Numecent Application Jukebox


This past year my curiosity ran wild over Numecent Application Jukebox, it featured in the Application Virtualization Smackdown for 2014 (which you can find HERE )  that I contributed to, but I had never used it before. I read in the feature matrix at the bottom of the book (the one which illustrates side by side, the biggest technologies on the market) that Numecents solution had much fewer limitations when it came to application compatibility than all others including the big names such as Microsoft App-V, VMWare ThinApp and Symantec Workspace Virtualization. I couldn’t wrap my head around how this could be possible, I needed to get my hands on it to try it out.

Over the course of a few weeks, I had the privilege to take a look at Numecent Application Jukebox. I installed the client software on my personal laptop and used some ‘cloudified’ applications delivered with Numecents patented Cloud Paging technology. As is the case with all other streaming technologies the first launch took longer than subsequent launches as the application became cached on my drive. Don’t worry, this is not mandatory, it is possible to stream to a network share so this solution is certainly viable in a VDI implementation.

The tool available for packaging of ‘Cloudifying’ applications is called the Studio. Which like with any good capture tool should be on a clean Virtual Machine. You simply run the capture and Install the application and configure to your needs. When finished, you just click ok a waiting prompt. You can then browser through any captured files, registry, services, drivers, environment variable or startup tasks that may have been captured and alter as you see fit. It really is a very straight forward tool to use, if you have used an other application virtualization packaging tool or even a capture tool, this should be no problem for you.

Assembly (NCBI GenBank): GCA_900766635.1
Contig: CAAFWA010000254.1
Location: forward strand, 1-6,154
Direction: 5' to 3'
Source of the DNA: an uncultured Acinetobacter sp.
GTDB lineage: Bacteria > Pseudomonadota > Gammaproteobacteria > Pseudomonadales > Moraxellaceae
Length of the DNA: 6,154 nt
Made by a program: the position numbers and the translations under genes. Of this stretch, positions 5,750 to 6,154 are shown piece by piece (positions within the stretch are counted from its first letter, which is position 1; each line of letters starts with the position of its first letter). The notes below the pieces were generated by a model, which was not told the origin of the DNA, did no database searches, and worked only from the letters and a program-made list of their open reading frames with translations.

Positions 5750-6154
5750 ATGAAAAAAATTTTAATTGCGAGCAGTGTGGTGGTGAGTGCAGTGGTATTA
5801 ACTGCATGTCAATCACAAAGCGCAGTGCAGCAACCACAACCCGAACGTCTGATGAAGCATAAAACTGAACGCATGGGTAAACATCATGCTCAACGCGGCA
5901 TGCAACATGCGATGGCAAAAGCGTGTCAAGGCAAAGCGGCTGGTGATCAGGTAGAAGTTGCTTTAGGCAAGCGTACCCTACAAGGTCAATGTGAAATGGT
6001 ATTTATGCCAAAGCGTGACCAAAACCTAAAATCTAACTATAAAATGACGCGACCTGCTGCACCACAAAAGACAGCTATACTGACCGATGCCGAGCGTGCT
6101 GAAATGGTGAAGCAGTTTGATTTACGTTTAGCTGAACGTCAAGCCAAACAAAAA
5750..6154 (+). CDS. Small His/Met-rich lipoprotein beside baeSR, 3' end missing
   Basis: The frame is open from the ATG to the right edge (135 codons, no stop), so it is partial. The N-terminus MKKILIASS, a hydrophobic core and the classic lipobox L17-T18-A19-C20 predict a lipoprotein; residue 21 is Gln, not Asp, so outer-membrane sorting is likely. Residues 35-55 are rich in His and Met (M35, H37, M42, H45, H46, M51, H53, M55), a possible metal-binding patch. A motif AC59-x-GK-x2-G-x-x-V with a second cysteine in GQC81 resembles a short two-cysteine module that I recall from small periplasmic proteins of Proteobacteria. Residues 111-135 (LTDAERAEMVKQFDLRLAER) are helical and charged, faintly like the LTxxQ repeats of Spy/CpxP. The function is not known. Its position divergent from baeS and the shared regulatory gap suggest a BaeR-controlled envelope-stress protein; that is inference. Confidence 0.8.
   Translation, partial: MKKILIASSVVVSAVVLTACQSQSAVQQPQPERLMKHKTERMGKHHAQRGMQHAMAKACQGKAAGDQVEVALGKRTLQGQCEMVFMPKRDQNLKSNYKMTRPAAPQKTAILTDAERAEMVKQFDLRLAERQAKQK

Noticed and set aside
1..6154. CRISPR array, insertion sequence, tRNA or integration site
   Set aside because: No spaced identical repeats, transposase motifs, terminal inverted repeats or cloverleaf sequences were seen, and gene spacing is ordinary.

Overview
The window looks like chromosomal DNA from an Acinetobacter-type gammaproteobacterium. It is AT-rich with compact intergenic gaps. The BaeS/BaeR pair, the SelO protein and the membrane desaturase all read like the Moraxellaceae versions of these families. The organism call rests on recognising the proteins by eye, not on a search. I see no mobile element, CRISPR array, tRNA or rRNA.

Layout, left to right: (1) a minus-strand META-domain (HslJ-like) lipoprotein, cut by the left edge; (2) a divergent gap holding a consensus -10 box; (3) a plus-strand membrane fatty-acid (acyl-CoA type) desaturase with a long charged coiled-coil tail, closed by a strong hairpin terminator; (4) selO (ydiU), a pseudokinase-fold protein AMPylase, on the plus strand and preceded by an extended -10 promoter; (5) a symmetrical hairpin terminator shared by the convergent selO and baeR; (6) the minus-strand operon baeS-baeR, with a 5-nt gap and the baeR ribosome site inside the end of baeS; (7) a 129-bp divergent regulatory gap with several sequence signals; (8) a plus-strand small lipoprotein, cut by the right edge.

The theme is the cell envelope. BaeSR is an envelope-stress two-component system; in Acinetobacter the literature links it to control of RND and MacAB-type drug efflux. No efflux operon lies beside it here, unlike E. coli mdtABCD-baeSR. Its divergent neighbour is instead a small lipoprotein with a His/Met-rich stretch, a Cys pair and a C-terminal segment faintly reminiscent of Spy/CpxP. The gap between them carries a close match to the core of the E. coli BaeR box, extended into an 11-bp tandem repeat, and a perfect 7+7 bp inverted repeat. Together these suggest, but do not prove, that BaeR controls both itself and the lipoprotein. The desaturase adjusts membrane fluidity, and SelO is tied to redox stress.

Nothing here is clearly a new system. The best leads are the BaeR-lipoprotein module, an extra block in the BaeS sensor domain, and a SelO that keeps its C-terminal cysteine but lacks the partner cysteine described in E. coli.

As I learned over the few weeks, this solution provides the ability to capture a pre-fetch. Which basically allows you to capture the initial launch and whatever actions or steps you believe are most important for your users. This might include browsing to certain menus to ensure those are available right away or maybe opening the Options or Preferences dialog or whatever you desire. This optimizes the performance of the streaming and ensures a great user experience. This may sound a little like Feature Blocks in App-V and it is but something which is unique to Numecents solution is the fact that you can capture multiple pre-fetch’s and tailor them to different subsets of users as you may have some users which require something others do not. Also unlike Feature Blocks. You capture the pre-fetch on a client machine, not during the cloudification\packaging\capture itself.



Pre-fetching the application on first run

In all honesty, I didn’t get much exposure to the Studio tool. I did get to see it in action but didn’t get to really do anything of great substance. What I saw was very promising. If like me, you have been creating virtual applications for years, the one word in the Application Virtualization feature matrix for Application Jukebox that stood out to you, was likely that drivers…there’s no typo. You can actually include drivers as part of the package! How is this possible you might ask? Sorcery? Witch Craft!?!?

Screen Shot 2014-07-10 at 2.09.08 PM


Original image sourced from TailWaggersGuide.com